Not only has it become your new routine way to eat, but you’ll start feeling more energetic because of the better foods and your clothes will fit a little looser.  That's highly motivating!

It’s like that with my writing.  After asking myself if it’s something I really want and when the answer is yes, committing to it like it’s my job.  I make myself write daily to get through the choppy part, and after a bit I’m in smooth waters, effortlessly creating every day, building up my body of work and feeling the thrill of releasing a new book.

It really is that simple.  Not easy, but simple.  Just follow the three steps for anything you are feeling stuck about.

What’s the thing you simultaneously want to do and can’t be bothered doing?

Ask yourself if you really, truly want it

If yes, commit to it like you are being paid to do it, like it’s your job
(If no, forget about it and go do something else!)

Sound good to you?  And on that note, I’m off to the gym.  I’m not asking myself if I feel like it (although I do, crazily enough), I’m just doing it.

I’d love you to share with me what you might try my motivation technique on.


PS. We are in the spring season here in New Zealand, but you lucky people in the northern hemisphere are experiencing autumn.  Yes, I love spring and the warmer summer months, but autumn will always be my first true love.

If you haven’t read my book How to be Chic in the Winter yet, why not check out a sample from Amazon?  In this book I share all my ideas on how to enjoy the winter season instead of just enduring it – even if you are a summer person!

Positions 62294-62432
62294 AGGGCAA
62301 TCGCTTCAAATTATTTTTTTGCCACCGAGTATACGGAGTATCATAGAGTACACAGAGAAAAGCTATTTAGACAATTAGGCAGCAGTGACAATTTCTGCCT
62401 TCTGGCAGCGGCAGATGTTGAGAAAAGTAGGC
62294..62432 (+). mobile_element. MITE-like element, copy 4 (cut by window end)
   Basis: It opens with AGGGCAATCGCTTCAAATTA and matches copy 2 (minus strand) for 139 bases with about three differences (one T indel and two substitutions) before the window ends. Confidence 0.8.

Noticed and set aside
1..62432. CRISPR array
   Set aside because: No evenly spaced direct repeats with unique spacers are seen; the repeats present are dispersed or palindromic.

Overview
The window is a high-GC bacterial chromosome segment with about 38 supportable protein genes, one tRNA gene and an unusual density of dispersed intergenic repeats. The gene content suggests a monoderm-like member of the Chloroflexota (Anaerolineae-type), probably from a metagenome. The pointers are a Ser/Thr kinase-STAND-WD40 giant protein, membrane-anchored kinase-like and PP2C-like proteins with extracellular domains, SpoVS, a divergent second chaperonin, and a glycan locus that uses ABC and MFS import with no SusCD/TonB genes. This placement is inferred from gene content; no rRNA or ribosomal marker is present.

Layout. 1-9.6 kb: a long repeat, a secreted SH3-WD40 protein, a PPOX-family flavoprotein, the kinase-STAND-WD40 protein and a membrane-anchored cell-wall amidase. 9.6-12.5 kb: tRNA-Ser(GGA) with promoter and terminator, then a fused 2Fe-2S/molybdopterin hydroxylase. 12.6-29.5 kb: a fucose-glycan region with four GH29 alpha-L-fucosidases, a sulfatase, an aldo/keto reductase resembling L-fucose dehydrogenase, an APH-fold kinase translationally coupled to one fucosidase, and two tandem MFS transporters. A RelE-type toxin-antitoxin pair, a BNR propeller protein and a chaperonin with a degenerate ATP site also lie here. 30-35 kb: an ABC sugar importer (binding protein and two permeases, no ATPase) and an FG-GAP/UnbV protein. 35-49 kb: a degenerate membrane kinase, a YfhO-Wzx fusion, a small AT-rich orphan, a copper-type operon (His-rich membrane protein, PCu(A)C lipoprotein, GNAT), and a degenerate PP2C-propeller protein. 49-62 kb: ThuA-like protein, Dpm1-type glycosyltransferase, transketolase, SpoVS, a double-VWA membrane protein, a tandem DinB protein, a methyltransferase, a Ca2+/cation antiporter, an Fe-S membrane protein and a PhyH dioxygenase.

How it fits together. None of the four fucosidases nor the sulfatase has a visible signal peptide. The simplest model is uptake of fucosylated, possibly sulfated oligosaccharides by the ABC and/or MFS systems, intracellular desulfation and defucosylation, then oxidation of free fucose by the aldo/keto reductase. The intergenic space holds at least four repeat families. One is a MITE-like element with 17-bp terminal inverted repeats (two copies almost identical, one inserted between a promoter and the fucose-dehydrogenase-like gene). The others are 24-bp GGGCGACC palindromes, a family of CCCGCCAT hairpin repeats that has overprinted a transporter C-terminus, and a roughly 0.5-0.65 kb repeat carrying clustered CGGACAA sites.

I’m sure you will find ideas to transform the way you think about winter, and it all came from my own desire to ‘live slim, happy and stylish during the cold season.’  You can find it on Amazon Kindle here and in paperback too.

Friday, October 20, 2017

21 things you don’t know about me

Walking on Westshore beach in Napier last weekend

Because it's my birthday tomorrow, I thought it would be fun to do a post on 21 things you (probably) don’t know about me.  I always love these kinds of posts when others write them, probably because I’m très nosy, right?  I hope you enjoy mine; feel free to tell me if it’s really boring though!

It’s Labour weekend in New Zealand which means that Monday is a public holiday; even better, it’s also our regional anniversary day today; which means I have always had a four day weekend to celebrate my birthday with.  Isn’t that fabulous?

I felt mildly short-changed when I could ‘only’ have a three day weekend for my birthday when I lived out of the area.  That’s why I had to move back to Hawke’s Bay, for the extra-special, extra-long birthday weekend.